Tag Archives: video

MediaGuardian hacks now write for paidContent


Cross promotion is inevitable when one content site buys another, but it gets a little complicated when the publisher of a big content buys another smaller content site which covers the same sector – and decides to keep the smaller one going as a standalone entity.

Such is the case with the paidContent site and its recent acquisition by the Guardian. The mainstream media owner has wasted no time at all in pulling paidContent, er, content, into the MediaGuardian’s own digital news pages. Not sure how this impacted the existing digital news team there, namely Jemima Kiss, but hey, who are we to second guess one of the most successful publishers in the UK?

But integration and cross promotional thingies have increased even more with today’s inclusion of a post from the MediaGuardian’s own PDA digital news blog on paidContent’s site. Not sure if the byline format works for me, but it’s interesting how this is slowly developing into something interesting. Assuming this is step two in a defined long term game plan.

Separately, the paidContent blog talks about a new website by the creators of Dazed & Confused called Dazed Digital. Not a magazine extension site it appears, but a destination in its own right. Quite nice, but no obvious sign of comments or UGC services for us fickle read/write/rip consumers of content. Also, most of the videos seem to suffer from poor lighting, making each interviewee look like they’re in silhouette. Artistic fancy or handycam hitch?

MPs urge for tighter controls on content

This debate has rumbled on for years, but the Guardian’s Mark Sweney reported only last week that MPs are asking web companies to do more in vetting content on their sites. It’s not new – remember when the time when ISPs got sued failing to take down libellous websites quick enough?

The problem? Well, when you’re YouTube and you get millions of submissions and updates each day, who checks what, when and how? But things might get tricky if sites don’t get proactive and self-regulate or sign up to an informal code of practice.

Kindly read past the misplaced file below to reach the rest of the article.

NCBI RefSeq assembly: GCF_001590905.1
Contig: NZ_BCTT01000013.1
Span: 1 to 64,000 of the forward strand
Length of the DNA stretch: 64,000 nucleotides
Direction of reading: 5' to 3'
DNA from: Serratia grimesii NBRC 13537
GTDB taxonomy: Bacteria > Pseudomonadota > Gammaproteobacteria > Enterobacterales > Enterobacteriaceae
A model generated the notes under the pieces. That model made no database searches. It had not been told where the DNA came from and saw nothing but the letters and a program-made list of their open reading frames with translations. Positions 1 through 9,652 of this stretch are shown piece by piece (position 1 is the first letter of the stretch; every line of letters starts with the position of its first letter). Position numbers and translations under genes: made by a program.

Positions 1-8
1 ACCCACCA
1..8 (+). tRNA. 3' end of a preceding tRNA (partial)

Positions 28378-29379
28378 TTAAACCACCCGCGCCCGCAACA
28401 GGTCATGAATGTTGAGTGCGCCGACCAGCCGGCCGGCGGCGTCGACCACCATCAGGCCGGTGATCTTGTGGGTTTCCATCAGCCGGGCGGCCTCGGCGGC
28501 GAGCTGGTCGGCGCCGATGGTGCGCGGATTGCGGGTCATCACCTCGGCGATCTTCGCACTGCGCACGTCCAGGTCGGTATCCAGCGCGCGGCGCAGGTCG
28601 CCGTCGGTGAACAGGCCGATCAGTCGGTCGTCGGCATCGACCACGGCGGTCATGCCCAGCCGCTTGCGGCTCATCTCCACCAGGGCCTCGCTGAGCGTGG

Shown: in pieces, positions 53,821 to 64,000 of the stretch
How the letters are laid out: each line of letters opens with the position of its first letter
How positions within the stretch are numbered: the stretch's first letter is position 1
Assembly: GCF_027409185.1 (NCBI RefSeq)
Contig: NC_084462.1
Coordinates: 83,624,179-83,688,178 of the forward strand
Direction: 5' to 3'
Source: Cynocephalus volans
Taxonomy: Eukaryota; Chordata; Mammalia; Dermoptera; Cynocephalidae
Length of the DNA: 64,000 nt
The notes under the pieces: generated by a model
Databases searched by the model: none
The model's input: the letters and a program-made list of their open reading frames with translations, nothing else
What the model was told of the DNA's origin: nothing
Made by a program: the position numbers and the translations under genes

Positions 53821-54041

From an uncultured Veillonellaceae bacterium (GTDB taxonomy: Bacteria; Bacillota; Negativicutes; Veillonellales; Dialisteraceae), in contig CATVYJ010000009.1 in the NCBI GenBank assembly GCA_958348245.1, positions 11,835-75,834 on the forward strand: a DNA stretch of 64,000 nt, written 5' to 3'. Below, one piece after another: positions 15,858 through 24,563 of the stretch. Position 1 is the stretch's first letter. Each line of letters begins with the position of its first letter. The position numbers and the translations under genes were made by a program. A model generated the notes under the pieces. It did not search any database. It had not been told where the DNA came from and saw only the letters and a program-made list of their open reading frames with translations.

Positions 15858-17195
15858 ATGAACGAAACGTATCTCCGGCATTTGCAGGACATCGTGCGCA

Can technology help filter out user generated content? It depends from CMS to CMS and I bet that some post moderated sites search for abusive language via the front end search box. But even if it’s true that some of the big UGC sites have search technology that uses an algorithm to hunt down copyrighted music or TV content, how difficult would it be to get these sites to share this technology. Video search technology is big business and anything that can dynamically identify video patterns / human actions / faces is going to be worth zillions, not least to the authorities and security agencies. Imagine the potential of a video search tool that could recognise and flag up drunken fights or car thieves on a city’s 2,000+ CCTV cameras, effectively doing away with the labourious effort of a human trying to watch them all at once. An extreme example but you get my point.

[Read more about the MPs comments at BrandRepublic]

NatMags Cosmo site relaunch – decides against VideoJug

Mark Sweney of MediaGuardian reports that Cosmo is to soft launch a new website with all the web 2.0 bells and whistles you’d expect from a leading magazine publisher.

Interesting comment by Duncan Edwards, CEO of NatMags, who said they’d looked at third party content like VideoJug but decided to build its own capability in this area.

Why not use VideoJug? The cost? Because it’s easier / cheaper to replicate in-house?

That said, video it’s easy enough to produce. Set up a small video team to manage and teach video production, roll it across other content rich websites and you’re in business. Hell, they may even be selling it to third parties themselves soon enough…

Get 3 Issues of Cosmo magazine for £1

Read the MediaGuardian story in full

Sign up for contentcontent’s email newsletter

On demand TV to cause broadband fees to spiral?

Any money that UK consumers save with ad supported video on demand services and the like may be completely wiped out by increasing broadband bills.

Broadband ‘all you can eat’ offers could soon end as bandwidth capacity dwindles. Networks may not be able to cope. We’ll have to pay through the nose for unlimited bandwidth or agree to a cap.

Could the market even revisit the days of narrowband where connections were metered?

Broadcasters’ offers like 4OD and BBC iPlayer shouldn’t be blamed for this – it’s not their fault they provide services people want. But some serious investment needs to be made or the whole thing may grind to a halt.

Perhaps the companies that bought cheap fibre optic networks after the dot com bubble burst could open up their ‘dark’ fibre optic networks. But who are they?

Sign up for contentcontent’s email newsletter

How to attract users to your website – Bebo style

Getting people to visit your site is easy. Getting niche audiences to visit your site is even easier.

Ask Bebo. They’ve has teamed up with the BBC’s Radio 1 to screen a special episode of the social network’s online drama series ‘KateModern’. The episode will feature bands featured from Radio 1’s Live Lounge of Sunday.

This is a classic example of the value of giving your core audience targeted content. Host something worth visiting – really worth visiting – and they’ll visit you. Seriously – ask E4 and its ongoing huge MySpace Skins campaign which features exclusive video content before TV broadcast. Not got a TV production crew to hand? Fear not, why not try allowing users exlcusive access to a party / rave via your MySpace profile, as per E4’s own Skins’ party invite on its MySpace profile.